Dissertation/Thesis Abstract

Hominin cranial base evolution and genes implicated in basioccipital development: Role of Pax7, Fgfr3 and Disp1 in basioccipital development and integration
by Nevell, Lisa, Ph.D., The George Washington University, 2009, 170; 3339003
Abstract (Summary)

Cranial base morphology features in some hominin species diagnoses. One of the unsolved puzzles of the hominin cranial base is the evolutionary history of the apparent convergence seen in the cranial base morphology of two hominin subclades, Homo and Paranthropus. Both subclades apparently share the same suite of cranial base characters, namely, a reduction in anteroposterior length of the cranial base, more coronally-orientated long axes of the petrous component of the temporal bones of the cranial base, and a more centrally-located foramen magnum. Did the two subclades inherit this morphology from a recent common ancestor, or is the morphology homoplasic in the two subclades?

This thesis had two main aims. The first was to provide a better comparative context for the study of hominin cranial base evolution; this forms Chapter 2 of the thesis. The second was to use animal models to investigate (A) the extent to which the cranial base is affected by morphological integration, and (B) whether three genes that have been implicated in one way, or another, in the development of the cranial base, affect its development in ways that are analogous to the differences between the cranial base of modern humans and our close living relatives, chimpanzees, bonobos and gorillas. Disruption of Disp1, Pax7, or FGFr3 each resulted in an increase on the length of the basioccipital bone in newborn mice. The basioccipital responded in a highly integrated fashion to various perturbations of normal growth. Morphological integration may facilitate apparent homoplasy in the hominin cranial base.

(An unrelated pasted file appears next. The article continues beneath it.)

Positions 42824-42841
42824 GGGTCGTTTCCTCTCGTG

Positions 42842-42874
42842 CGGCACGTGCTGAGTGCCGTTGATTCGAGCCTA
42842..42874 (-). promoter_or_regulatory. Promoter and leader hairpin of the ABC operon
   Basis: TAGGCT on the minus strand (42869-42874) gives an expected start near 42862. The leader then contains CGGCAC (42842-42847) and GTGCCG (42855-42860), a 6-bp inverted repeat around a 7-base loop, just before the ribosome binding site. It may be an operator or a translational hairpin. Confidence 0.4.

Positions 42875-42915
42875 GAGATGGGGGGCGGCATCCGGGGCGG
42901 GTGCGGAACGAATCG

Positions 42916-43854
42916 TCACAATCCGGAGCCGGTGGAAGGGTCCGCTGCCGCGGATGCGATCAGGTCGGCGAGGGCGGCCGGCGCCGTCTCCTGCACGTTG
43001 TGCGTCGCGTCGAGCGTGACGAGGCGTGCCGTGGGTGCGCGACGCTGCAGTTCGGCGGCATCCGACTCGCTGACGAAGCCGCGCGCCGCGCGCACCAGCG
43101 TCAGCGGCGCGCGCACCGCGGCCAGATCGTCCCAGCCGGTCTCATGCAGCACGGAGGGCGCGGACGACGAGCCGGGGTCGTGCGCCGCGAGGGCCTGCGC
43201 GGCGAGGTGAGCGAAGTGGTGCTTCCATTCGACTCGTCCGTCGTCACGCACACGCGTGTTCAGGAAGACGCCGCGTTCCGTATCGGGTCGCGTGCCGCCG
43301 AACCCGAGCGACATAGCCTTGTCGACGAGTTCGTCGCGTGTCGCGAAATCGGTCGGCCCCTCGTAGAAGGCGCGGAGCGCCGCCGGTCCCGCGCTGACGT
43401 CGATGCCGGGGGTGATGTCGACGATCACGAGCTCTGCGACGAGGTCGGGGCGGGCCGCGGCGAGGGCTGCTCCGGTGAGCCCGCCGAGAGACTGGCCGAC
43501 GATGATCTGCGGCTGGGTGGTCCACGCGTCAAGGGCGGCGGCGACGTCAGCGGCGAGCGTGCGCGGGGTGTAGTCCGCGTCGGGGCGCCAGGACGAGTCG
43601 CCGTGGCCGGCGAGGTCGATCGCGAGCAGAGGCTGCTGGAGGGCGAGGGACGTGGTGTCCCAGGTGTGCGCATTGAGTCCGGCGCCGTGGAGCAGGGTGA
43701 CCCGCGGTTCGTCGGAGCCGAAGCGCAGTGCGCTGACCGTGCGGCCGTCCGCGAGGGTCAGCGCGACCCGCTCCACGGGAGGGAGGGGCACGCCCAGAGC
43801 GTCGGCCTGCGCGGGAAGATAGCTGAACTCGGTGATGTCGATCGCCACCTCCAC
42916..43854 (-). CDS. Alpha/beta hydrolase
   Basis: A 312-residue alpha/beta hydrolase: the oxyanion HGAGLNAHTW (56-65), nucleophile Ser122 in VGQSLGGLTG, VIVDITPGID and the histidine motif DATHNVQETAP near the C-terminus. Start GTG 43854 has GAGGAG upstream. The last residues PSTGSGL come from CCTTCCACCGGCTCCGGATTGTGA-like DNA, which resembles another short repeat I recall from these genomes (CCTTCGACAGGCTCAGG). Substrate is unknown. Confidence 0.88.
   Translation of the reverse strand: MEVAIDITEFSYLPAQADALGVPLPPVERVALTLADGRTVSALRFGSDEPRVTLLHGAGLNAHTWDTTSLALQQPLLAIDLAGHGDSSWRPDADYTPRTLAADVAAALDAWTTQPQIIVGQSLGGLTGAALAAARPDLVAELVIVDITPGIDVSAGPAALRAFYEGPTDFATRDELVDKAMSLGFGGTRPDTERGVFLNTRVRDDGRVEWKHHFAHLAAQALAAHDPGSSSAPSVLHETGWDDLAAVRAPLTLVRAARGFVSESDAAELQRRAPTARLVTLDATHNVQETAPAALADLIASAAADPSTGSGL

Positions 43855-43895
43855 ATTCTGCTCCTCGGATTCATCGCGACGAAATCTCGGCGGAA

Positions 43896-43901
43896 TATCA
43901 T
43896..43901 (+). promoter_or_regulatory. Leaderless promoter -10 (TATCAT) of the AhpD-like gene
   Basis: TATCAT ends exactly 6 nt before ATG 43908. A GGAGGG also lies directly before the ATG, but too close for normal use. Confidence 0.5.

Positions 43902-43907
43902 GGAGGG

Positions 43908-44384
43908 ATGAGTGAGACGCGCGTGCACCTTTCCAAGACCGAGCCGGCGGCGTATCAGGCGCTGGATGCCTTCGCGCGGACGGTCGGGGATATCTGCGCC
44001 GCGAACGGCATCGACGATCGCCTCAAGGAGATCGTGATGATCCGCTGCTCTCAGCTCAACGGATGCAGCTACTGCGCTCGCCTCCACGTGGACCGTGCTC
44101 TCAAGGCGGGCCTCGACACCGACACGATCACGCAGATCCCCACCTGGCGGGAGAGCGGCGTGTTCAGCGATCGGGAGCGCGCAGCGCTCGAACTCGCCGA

Indexing (document details)
Advisor: Wood, Bernard A.
Commitee: Bernstein, Robin, Keller, Charles, Lucas, Peter, Richmond, Brian, Sherwood, Chet
School: The George Washington University
Department: Anthropology
School Location: United States -- District of Columbia
Source: DAI-A 69/12, Dissertation Abstracts International
Subjects: Physical anthropology, Genetics
Keywords: Basioccipital development, Cranial base development, Disp1, Fgfr3, Hominin, Hominin evolution, Morphological integration, Pax7
Publication Number: 3339003
ISBN: 978-0-549-94149-1
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